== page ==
Are you suffering from pain under the ball of your foot? You may have a plantar plate injury. The plantar plate is a disc-shaped fibrous ligament that runs along the ball of your foot, connecting to your toe joints. Each toe has its own plantar plate that is responsible for keeping the toes together, preventing excess dorsiflexion, assisting the windlass mechanism by attaching to the plantar fascia and reducing the loads through the metatarsals.
Plantar plate injuries are commonly found at the 2nd toe due to the 2nd metatarsal usually being the longest. Tears to the plantar plate underneath the big toe is commonly referred to as “turf toe”.
Imaging is often not required to confirm this diagnosis, however an ultrasound or MRI is usually able to detect plantar plate tears. Alternately, an x-ray will not pick up a tear, however it may rule out other potential injuries that occur in a similar area.
Plantar plate tears are often associated with sports/activities that place the balls of your feet under high levels of stress, such as running. Higher loads on the metatarsophalangeal joints lead to increased strain on the ligaments, which over time may result in tears. They can either occur gradually or suddenly.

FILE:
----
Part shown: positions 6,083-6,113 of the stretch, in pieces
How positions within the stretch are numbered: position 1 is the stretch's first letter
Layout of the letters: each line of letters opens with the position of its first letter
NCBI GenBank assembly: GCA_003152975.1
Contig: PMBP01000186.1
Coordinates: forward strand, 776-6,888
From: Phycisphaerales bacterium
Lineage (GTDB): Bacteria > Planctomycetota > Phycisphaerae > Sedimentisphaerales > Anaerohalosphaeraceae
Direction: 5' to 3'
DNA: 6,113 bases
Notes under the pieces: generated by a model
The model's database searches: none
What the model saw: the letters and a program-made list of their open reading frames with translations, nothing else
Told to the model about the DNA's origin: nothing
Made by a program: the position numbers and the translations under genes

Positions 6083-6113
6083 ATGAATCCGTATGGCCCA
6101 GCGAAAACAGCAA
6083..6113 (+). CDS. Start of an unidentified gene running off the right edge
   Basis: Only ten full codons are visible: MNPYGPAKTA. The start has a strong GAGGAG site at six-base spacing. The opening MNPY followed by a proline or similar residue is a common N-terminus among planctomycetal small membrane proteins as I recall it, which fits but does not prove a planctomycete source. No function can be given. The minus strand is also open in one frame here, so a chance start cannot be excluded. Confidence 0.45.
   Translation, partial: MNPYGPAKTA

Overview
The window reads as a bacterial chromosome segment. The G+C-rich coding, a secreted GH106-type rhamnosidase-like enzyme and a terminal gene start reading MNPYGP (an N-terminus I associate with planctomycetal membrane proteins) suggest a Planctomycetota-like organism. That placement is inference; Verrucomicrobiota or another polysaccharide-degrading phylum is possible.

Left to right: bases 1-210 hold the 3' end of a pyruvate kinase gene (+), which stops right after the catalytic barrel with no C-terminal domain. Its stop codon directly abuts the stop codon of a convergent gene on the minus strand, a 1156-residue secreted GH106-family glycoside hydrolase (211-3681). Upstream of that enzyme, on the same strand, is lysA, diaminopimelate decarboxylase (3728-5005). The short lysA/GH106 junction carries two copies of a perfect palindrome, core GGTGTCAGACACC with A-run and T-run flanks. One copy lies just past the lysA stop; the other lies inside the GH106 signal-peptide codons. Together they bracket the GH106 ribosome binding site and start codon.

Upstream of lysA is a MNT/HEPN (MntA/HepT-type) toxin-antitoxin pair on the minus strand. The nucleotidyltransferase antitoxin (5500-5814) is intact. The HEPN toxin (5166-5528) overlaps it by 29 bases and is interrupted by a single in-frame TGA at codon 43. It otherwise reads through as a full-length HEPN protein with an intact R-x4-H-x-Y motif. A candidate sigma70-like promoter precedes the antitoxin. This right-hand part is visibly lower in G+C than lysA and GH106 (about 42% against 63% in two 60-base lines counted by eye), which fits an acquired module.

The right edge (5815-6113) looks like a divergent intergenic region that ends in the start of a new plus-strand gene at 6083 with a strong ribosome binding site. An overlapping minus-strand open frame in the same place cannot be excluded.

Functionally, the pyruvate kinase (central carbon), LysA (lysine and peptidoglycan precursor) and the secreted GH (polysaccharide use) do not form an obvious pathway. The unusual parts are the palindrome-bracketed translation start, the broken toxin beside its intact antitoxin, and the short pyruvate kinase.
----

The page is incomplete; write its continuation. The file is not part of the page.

Other causes and risk factors for developing plantar plate tears include:
- Having certain toe deformities such as bunions or hammer toes, which can cause compression and tension on the lesser metatarsophalangeal joints
- Having a long second metatarsal bone or short first metatarsal bone
- Prolonged use of tight-fitting footwear causing a compression force on the forefoot
- Hypermobile feet
- Having a cortisone injection to the area can cause plantar plate tears due to its catabolic effect
Symptoms of Plantar Plate Tears
Common symptoms include pain and swelling underneath the balls of the feet and pain can increase with physical activity. Patients often describe it as like ‘walking on a lump.’ Depending on the severity you may also start to see your adjacent toes separating from each other or overlapping.
Plantar plate tears can often take up to 6 months before you are completely pain free. Treatment initially involves reducing your symptoms, followed by a gradual return to exercise. Here are some of the options that we use in the clinic.
- Icing and NSAID’s during the first few days to reduce pain levels
- Immobilisation of the toe joint with strapping to allow for healing
- Avoiding barefoot walking
- Reducing activity levels that cause pain
- Offloading with modified footwear, carbon fibre plates or orthotics
- CAM boot for a brief period if symptoms are severe
In the more severe cases where conservative treatment fails surgery may be recommended to repair the damaged ligament.